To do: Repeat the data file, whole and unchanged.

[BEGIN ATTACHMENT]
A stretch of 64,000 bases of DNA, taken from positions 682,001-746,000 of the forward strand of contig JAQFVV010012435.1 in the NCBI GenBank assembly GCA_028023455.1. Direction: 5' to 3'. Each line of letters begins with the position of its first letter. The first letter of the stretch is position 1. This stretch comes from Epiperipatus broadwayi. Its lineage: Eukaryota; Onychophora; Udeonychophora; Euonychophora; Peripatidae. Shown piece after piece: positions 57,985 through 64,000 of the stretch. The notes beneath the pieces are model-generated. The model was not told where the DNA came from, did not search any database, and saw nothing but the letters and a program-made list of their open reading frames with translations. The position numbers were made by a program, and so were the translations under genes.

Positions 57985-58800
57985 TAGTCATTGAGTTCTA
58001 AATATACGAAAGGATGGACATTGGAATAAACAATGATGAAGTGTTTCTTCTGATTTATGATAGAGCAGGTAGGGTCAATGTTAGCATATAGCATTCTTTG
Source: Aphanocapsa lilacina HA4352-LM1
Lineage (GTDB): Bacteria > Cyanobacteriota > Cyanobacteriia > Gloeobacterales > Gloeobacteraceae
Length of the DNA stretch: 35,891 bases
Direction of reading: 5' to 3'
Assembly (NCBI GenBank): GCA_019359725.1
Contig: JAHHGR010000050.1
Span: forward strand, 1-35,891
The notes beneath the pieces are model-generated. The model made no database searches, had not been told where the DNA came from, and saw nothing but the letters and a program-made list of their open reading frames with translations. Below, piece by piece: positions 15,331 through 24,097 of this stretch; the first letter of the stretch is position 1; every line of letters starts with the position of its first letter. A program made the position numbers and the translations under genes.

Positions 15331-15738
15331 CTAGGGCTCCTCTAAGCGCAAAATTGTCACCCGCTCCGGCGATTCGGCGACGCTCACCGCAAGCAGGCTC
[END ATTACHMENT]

A stretch of 64,000 bases of DNA, taken from positions 682,001-746,000 of the forward strand of contig JAQFVV010012435.1 in the NCBI GenBank assembly GCA_028023455.1. Direction: 5' to 3'. Each line of letters begins with the position of its first letter. The first letter of the stretch is position 1. This stretch comes from Epiperipatus broadwayi. Its lineage: Eukaryota; Onychophora; Udeonychophora; Euonychophora; Peripatidae. Shown piece after piece: positions 57,985 through 64,000 of the stretch. The notes beneath the pieces are model-generated. The model was not told where the DNA came from, did not search any database, and saw nothing but the letters and a program-made list of their open reading frames with translations. The position numbers were made by a program, and so were the translations under genes.

Positions 57985-58800
57985 TAGTCATTGAGTTCTA
58001 AATATACGAAAGGATGGACATTGGAATAAACAATGATGAAGTGTTTCTTCTGATTTATGATAGAGCAGGTAGGGTCAATGTTAGCATATAGCATTCTTTG
Source: Aphanocapsa lilacina HA4352-LM1
Lineage (GTDB): Bacteria > Cyanobacteriota > Cyanobacteriia > Gloeobacterales > Gloeobacteraceae
Length of the DNA stretch: 35,891 bases
Direction of reading: 5' to 3'
Assembly (NCBI GenBank): GCA_019359725.1
Contig: JAHHGR010000050.1
Span: forward strand, 1-35,891
The notes beneath the pieces are model-generated. The model made no database searches, had not been told where the DNA came from, and saw nothing but the letters and a program-made list of their open reading frames with translations. Below, piece by piece: positions 15,331 through 24,097 of this stretch; the first letter of the stretch is position 1; every line of letters starts with the position of its first letter. A program made the position numbers and the translations under genes.

Positions 15331-15738
15331 CTAGGGCTCCTCTAAGCGCAAAATTGTCACCCGCTCCGGCGATTCGGCGACGCTCACCGCAAGCAGGCTC